Virtual Worlds — The Elephant Dances?


I came across a very interesting blog by Caleb Booker over at Metaversed. He is writing about a press release by IBM and Linden Labs about their working together in the virtual worlds space. The theme here is interoperability. The idea that people can seamlessly work across virtual worlds (I dont know of any which has caught the imagination the way Second Life has). And, I have written about this earlier. Sure, IBM is betting big on virtual worlds. And, they sure have generated the excitement of having the possibility of changing the way we do things (read half a million L$ a month in spendings, but this has to go way beyond e-commerce, or should we call it v-commerce).

Caleb writes about the technical issues this could come across. And, a few thoughts which have been posted by readers. Point is, standards are only going to take this thus far. Make them rigid, an this would simply end up stifling creativity, and the very reason for the success of Linden Labs may turn out to spawn the next generation SL, which may not be exactly to the liking of the duo. Me, not being a technical oriented guy (some refer to me as the original tech dinosaur … T-Rex?), I would look forward to see what IBM and Linden Labs come up with. For one, it would be nice to retain user-names across virtual worlds. Your name wouldnt change if you began living on Mars, would it? Though, this would probably take some doing … We are yet to reach a scenario where we can have a single mail address across domains. The problem is similar, wouldnt you think?

Another thing this does highlight, though … Lou Gerstner was right when he titled his book. Big Blue yet again is showing that it is very nimble on its feet … Taking something quite a few in the world still look at as gaming, to the level of the business changer. Of course, this would require a lot of tango, but I am sure they are up to it.

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4 Comments on “Virtual Worlds — The Elephant Dances?”

  1. dave says:

    I thought the concept of interoperable avatars is an interesting one but as you point out, one that will be difficult to implement. At minimum, you have the strange sorts of avatars found in Second Life finding their way to other less “mature” virtual worlds. But they’ll work this out. To be perfectly honest, I’m less interested in interoperable avatars than I am in improving Second Life’s speed and stability. Is this a case of putting the cart ahead of the horse? Not sure, but at minimum this is a “nice to have” whereas stability and speed is a “need to have.” Dave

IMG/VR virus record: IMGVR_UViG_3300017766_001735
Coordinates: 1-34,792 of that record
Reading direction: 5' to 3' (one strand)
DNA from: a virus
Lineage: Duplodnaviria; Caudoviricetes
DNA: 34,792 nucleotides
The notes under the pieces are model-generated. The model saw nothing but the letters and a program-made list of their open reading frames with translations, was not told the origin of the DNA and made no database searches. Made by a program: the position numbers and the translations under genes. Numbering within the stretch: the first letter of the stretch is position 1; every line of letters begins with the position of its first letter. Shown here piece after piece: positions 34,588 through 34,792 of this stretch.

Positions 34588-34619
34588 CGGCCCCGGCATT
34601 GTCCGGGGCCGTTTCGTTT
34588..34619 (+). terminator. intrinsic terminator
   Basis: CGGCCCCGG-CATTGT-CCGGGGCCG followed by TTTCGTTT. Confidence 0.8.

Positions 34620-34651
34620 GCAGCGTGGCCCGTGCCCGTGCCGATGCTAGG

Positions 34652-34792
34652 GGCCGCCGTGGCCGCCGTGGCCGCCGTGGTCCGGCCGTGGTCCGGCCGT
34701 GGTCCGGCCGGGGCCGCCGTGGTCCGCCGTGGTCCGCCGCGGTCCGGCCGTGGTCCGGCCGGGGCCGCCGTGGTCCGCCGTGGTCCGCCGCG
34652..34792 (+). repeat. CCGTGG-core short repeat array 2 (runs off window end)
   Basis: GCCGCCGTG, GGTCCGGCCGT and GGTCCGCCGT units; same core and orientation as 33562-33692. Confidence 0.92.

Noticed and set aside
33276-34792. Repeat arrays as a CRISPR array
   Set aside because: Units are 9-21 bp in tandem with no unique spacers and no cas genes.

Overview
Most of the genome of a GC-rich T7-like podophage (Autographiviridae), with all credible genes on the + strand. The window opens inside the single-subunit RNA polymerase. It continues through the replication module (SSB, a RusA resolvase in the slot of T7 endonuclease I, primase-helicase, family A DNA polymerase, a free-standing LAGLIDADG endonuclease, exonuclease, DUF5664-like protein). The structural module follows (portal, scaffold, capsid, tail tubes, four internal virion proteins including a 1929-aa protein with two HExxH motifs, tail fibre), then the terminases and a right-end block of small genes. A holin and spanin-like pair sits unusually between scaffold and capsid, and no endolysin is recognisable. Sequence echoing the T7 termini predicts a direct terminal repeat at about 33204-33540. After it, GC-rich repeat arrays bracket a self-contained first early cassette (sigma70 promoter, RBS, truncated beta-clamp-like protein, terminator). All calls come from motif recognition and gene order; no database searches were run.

2. Atul says:

    I agree with you, because honestly, I have yet to hear about a 3D environment other than Second Life (I come from IBM …). And honestly, this may not even be required till the time the Virtual Worlds concept matures, and then, it actually may not be required. Remember internet chatrooms? Each chatroom typically had its own set of regulars, and I dont think too many folks actually used to hang out in multiple chatrooms.

  3. Anonymous says:

    Please note: IBM has yet to make any profit, or indeed much revenue, from its Virtual Worlds. For many observers, virtual worlds are the biggest indicator of Bubble 2.0. For most people, the 3D Internet is like a video cellphone: a nice, glitzy appearance that you try out once or twice, but you soon discover that voice and text provide you with all you need 99% of the time. It’s also difficult for an IT company to assert a ‘green’ image at the same time as promoting an interface that uses many unnecessary CPU cycles.

  4. Atul says:

    Thanks for the inputs. While 3D may be a gadget to a few, there are others who believe that they could take the way we interact to a different plane. OK, so IBM has yet to make a profit on them, but its still early days yet? And I am sure, the conflict between green and technology can be resolved soon. After all, computers are greener than automobiles, or jets? There shall be nothing totally green … after all, we as human beings also exhale Carbon Dioxide, so even we are not green by that definition.


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